Haley: US 'has grounds' to revoke Iran nuclear deal

Haley: US 'has grounds' to revoke Iran nuclear deal
US ambassador to the UN hints that the US Congress may be given the final say over whether Washington scraps the Iran nuclear accord.
2 min read
06 September, 2017
Nikki Haley indicated that the US Congress may decide over the matter [Getty]

The United States "has grounds" to revoke the Iran nuclear deal, American UN envoy Nikki Haley said on Tuesday.

Speaking at an event hosted by a conservative think tank in Washington D.C, Haley emphasised President Donald Trump's authority over the matter.

"The entire world thinks the JCPOA is untouchable, but it's not," Haley said at the American Enterprise Institue, using the formal acronym for the nuclear pact.

"What I am saying is should he [Trump] decide to decertify, he has grounds to stand on," Haley said. "It's very easy to just talk about compliance and the JCPOA," she added.

The UN envoy also criticised the nuclear pact and alleged that Iran had breached its terms with its most recent ballistic missile test, however indicated that the US Congress would have the final say on the matter.

"What happens next is significantly in Congress's hands," Haley said.

Despite US agitation at Iran's perceived breaching of the pact, Iran has said that it is willing to continue with the deal as long as its five other signatories remain committed.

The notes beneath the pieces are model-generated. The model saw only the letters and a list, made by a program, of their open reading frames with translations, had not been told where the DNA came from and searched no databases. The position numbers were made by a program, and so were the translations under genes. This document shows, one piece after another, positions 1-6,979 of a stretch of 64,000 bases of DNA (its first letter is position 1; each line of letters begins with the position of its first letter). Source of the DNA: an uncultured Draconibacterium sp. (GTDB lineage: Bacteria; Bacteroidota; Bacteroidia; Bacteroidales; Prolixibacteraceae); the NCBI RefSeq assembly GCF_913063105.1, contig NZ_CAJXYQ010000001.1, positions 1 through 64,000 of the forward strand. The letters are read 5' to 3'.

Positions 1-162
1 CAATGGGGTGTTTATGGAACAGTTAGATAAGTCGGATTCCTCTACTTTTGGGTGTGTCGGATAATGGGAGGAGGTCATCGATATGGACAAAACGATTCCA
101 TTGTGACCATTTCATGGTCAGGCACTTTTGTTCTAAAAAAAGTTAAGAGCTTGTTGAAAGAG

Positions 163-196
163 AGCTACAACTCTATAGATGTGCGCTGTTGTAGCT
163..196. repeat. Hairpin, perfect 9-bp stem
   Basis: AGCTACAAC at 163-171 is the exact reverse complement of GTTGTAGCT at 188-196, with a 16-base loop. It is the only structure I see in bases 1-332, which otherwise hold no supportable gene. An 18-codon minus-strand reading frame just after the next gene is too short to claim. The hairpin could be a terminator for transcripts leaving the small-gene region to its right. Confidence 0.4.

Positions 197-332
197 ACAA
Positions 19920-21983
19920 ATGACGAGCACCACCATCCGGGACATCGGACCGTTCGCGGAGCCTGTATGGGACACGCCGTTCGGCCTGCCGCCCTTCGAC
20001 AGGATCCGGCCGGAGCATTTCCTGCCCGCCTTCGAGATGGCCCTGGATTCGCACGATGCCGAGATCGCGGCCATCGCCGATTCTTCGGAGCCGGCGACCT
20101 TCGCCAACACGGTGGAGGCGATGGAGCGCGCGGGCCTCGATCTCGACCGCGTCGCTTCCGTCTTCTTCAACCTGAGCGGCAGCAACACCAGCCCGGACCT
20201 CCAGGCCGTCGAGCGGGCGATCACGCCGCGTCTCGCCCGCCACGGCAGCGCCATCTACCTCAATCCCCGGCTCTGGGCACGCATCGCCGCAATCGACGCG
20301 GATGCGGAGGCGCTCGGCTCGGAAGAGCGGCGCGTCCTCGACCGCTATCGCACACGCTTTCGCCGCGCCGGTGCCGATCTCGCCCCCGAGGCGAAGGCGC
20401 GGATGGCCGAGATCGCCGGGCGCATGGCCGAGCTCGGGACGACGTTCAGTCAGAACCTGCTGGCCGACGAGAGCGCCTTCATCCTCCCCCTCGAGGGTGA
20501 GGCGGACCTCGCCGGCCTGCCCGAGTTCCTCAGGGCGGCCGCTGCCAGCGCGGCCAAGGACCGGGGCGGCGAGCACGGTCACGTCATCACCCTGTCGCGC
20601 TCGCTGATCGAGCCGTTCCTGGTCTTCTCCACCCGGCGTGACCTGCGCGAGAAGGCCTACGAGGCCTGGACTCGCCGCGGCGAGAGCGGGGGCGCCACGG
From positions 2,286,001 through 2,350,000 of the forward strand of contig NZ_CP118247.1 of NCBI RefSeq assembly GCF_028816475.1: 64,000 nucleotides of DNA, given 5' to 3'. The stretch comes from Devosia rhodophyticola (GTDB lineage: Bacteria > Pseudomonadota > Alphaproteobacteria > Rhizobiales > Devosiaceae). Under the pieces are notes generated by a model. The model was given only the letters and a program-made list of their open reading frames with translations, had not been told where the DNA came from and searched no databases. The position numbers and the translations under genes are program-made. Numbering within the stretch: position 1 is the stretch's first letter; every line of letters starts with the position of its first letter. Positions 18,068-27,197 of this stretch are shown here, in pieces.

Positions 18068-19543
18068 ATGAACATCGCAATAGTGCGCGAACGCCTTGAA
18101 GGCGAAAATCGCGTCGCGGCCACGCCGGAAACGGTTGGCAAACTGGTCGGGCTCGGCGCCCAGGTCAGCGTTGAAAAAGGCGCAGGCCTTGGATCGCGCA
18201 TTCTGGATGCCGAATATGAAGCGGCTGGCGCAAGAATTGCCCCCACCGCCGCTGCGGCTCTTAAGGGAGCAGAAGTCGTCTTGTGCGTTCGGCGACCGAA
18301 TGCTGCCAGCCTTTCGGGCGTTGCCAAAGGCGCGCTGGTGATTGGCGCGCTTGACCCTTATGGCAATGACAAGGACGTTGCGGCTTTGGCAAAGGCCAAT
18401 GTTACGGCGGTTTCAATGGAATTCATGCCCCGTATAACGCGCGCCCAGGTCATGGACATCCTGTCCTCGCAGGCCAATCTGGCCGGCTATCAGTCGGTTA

Tehran recently dismissed murmurings from the US about possible nuclear inspections, with Iranian President Hassan Rouhani saying that such investigations are not necessary under the terms of the accord.

A report released by the International Atomic Energy Agency bolstered the Iranian position whe it confirmed that Tehran was keeping within the terms of the agreement.

Ambassador Haley, however, emphasised that US legislation requires the president not only to certify the absence of "technical violations," but also to guarantee that continuing with the deal is "appropriate and proportionate" to Iran's actions.

Following Iran's ballistic missile tests in February, president Trump said "nothing is off the table" in dealing with Tehran. The White House added at the time that Iran had been put "on notice" over the tests.

The landmark nuclear accord, agreed under the presidency of Barack Obama in 2015, saw international sanctions eased in exchange for stringent controls on Iran's nuclear programme and closer IAEA inspections. 

Since the agreement, the US has still maintained seperate sanctions against Iran, with both Obama and Trump having added to these punitive measures.

"Judging any international agreement ends and begins with the nature of regime that signs it," Haley said.

"You can look at any place in the Middle East where there are problems, and there are Iranian tentacles there," she said.